As against the popular CEO belief that social technologies do no good to their business, Forrester CEO, George F. Colony propagates social, saying social networks contain utility that a company can use to prosper. “Many CEOs only encounter the downside of social – the disparaging YouTube video or the irrational Twitter attack on the company’s brand or products. So it’s easy to understand the skepticism and the questioning among CEOs,” he says.
Writing in his blog – Counter Intuitive – CEO Colony believes while Six Sigma helps improve products through better processes, Social Sigma (Social technologies) does the same through social feedback.
“Trust me social networks contain utility that your company will use to get ahead,” Colony noted in his blog posting.
Colony a strong proponent of social technologies says Six Sigma helps companies gradually improve processes to enhance the quality of their products and with ‘Social Sigma’ they use feedback from social networks to improve products. “When social networks are deployed as a means for customers to continually critique, analyze, and offer suggestions about your products they’ll help in increasing the value of what you make,” Colony wrote in his blog.
According to Colony listening, soliciting feedback and marketing are the three essential elements of Social Sigma. With listening, the companies can closely monitor social channels to pick up faint and strong signals from the marketplace about their products, he says.
“Zappos and JetBlue, have dedicated staff for this task, while Domino’s Pizza, and Starbucks are the perfect examples of soliciting feedback from their customers. “Credit Mutuel in France and Domino’s Pizza in the U.S. have made product leaps through programs they ran on social networks. Credit Mutuel improved their banking services, while Domino’s built a better pizza,” observes Colony.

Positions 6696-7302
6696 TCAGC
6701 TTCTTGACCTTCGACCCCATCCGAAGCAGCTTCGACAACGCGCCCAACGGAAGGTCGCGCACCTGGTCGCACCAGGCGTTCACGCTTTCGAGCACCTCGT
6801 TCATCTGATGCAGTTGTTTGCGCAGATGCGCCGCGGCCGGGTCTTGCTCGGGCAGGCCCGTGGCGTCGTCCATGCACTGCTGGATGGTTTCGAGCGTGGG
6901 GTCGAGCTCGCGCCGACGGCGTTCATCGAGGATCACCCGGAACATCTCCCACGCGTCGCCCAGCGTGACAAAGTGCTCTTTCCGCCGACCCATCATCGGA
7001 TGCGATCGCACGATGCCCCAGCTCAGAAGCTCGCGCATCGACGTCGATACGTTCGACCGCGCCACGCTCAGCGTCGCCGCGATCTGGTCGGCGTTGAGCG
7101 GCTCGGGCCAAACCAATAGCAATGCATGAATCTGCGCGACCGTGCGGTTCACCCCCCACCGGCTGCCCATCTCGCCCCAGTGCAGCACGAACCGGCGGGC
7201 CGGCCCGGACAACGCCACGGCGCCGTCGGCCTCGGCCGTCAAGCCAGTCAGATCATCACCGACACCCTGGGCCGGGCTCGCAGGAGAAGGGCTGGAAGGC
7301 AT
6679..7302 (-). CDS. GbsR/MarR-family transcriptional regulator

Quoting Credit Mutuel he says: “The second largest retail bank in France, has been drafting its customers into product improvement through a program called, Si j’etais banquier – “If I was a banker.” The bank has recorded more than 50,000 suggestions, e.g., “If I was the banker, I’d explain the fees in clear terms.” and recently let customers vote on the top 30.
Similarly, GM’s Fast Lane blog also carries some amazingly straight-up conversations about GM’s cars and trucks. Bob Lutz, the company’s chief designer, used the blog to hear firsthand from customers about design, quality, and product problems.
However, all the propagation for social comes with a word of great caution from Colony, who says while social can help improve product line, “it is not for the faint of the heart and that it needs guts to pursue social.”
A badly managed social sigma, Colony says, can do more harm than it can do any good. “Social Sigma done badly will do more damage to your brand and company name than if you’d done nothing,” he asserts.
“Social Sigma is not a one-way communication like a press release. You’re initiating a continuous, real-time, fast interchange with hundreds or perhaps thousands of customers. So don’t indulge unless you’re ready to uphold your end of the conversation,” Colony says in an advisory note to CEOs pointing out that they (CEOs) should engage in Social Sigma only if they can afford staff, budget, planning, and a strategy.